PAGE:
The Jane Street report, entitled Credit ETF Trading in Stressed Markets, said the concerns highlighted by regulators and onlookers were unfounded and ETFs would continue to trade even if liquidity does become strained.
The vehicle has come under fire in recent times. Last year, the European Central Bank (ECB) warned ETFs have the potential to amplify risks in the financial system, in particular, highlighting the counterparty risk in synthetic ETFs and liquidity risks in the primary and secondary market.
Furthermore, in June, the European Systematic Risk Board (ESRB) argued the role of the authorised participant was of concern.
Marco Pagano, chair of the ESRB’s Advisory Scientific Committee, added: “APs engage in the creation and redemption of ETF shares in pursuit of profit and have no commitment to ETF sponsors or investors. Therefore, in stressed conditions, APs could simply decide not to engage in ETF redemptions.”
However, Andrew Upward, ETF strategist at Jane Street, and author of the report, explained, market makers are, in fact, incentivised to remain in the market as prices fall so they can profit when they snap back.
Even in a truly distressed market where bonds simply cannot be sold, he added market makers may still own bond ETFs at prices that “are low enough to compensate them for them for taking more risk” while they wait for flows to become two-sided again.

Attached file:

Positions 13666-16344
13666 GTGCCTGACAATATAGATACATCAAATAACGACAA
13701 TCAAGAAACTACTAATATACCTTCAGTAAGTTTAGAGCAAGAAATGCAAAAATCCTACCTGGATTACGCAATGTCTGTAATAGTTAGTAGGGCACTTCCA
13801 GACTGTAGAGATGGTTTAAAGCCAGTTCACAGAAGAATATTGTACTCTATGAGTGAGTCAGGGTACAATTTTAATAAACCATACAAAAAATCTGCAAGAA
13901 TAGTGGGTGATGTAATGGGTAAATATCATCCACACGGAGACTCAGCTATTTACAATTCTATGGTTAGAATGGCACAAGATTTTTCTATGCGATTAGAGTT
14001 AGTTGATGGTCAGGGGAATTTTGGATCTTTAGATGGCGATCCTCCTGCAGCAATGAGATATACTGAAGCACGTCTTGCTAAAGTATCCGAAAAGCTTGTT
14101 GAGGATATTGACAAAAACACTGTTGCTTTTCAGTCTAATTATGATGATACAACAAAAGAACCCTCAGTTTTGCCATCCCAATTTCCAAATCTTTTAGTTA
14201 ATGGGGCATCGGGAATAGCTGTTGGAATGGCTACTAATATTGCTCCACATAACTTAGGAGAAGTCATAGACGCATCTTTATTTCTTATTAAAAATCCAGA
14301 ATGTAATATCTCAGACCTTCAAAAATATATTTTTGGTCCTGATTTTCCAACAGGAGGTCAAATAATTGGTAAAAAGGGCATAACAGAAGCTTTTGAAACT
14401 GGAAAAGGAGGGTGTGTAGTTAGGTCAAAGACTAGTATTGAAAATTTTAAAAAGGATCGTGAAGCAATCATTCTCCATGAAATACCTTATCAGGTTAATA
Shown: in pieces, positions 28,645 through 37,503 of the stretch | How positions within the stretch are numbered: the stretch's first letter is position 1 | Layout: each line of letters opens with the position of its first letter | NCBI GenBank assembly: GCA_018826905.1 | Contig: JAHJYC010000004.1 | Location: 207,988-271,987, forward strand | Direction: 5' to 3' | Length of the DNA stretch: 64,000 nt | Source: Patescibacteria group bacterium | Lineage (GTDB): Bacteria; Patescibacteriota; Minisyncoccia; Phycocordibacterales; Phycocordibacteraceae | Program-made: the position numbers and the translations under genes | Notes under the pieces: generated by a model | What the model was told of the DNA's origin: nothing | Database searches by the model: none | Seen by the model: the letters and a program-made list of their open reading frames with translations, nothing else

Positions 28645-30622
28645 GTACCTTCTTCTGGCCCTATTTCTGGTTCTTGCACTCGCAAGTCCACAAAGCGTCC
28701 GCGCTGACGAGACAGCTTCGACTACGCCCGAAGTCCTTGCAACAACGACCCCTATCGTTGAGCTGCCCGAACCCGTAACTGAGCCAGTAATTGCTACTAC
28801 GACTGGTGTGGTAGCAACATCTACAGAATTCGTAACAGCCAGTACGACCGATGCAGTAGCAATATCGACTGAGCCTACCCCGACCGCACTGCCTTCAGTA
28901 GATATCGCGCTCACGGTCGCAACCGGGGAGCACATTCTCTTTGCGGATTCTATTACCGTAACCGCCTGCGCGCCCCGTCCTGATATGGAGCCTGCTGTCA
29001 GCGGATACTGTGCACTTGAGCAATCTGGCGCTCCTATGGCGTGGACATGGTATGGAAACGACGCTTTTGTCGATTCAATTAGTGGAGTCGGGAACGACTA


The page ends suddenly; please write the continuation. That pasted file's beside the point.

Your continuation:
Furthermore, another factor which helps ETFs resiliency is the competitive environment market makers are in.
This, he said, encourages market makers to trade and manage risk as efficiently as possible meaning they can do more than simply arbitraging investor trades.
In fact, market makers can simply hold ETFs on their balance sheet if they believe selling pressure will only last a short time or they can use other ETFs to hedge if they think selling is only limited to certain areas of the market.
Upward commented: “Market makers lay off risk by selling bonds or derivatives where practicable, and they take risk opportunistically or with the goal of selling the bonds (or the ETFs) over a longer time horizon.
“Selling the bonds more patiently tends to reduce a market maker’s trading costs, and it also diffuses the impact of net ETF selling on the underlying bond markets.”
Even in times of stress, the report said the structures, processes and incentives underpinning the ETF market will transmit investor selling pressure to the underlying credit markets.
Upward concluded: “ETF liquidity may become strained and expensive in accordance with any strain in the underlying markets, and that may not be intuitively obvious to some investors.
“But ETFs will continue to trade, will continue to generate valuable information about where the underlying bonds are trading, and will continue to offer investors who are looking to exit their positions a means by which to do so.”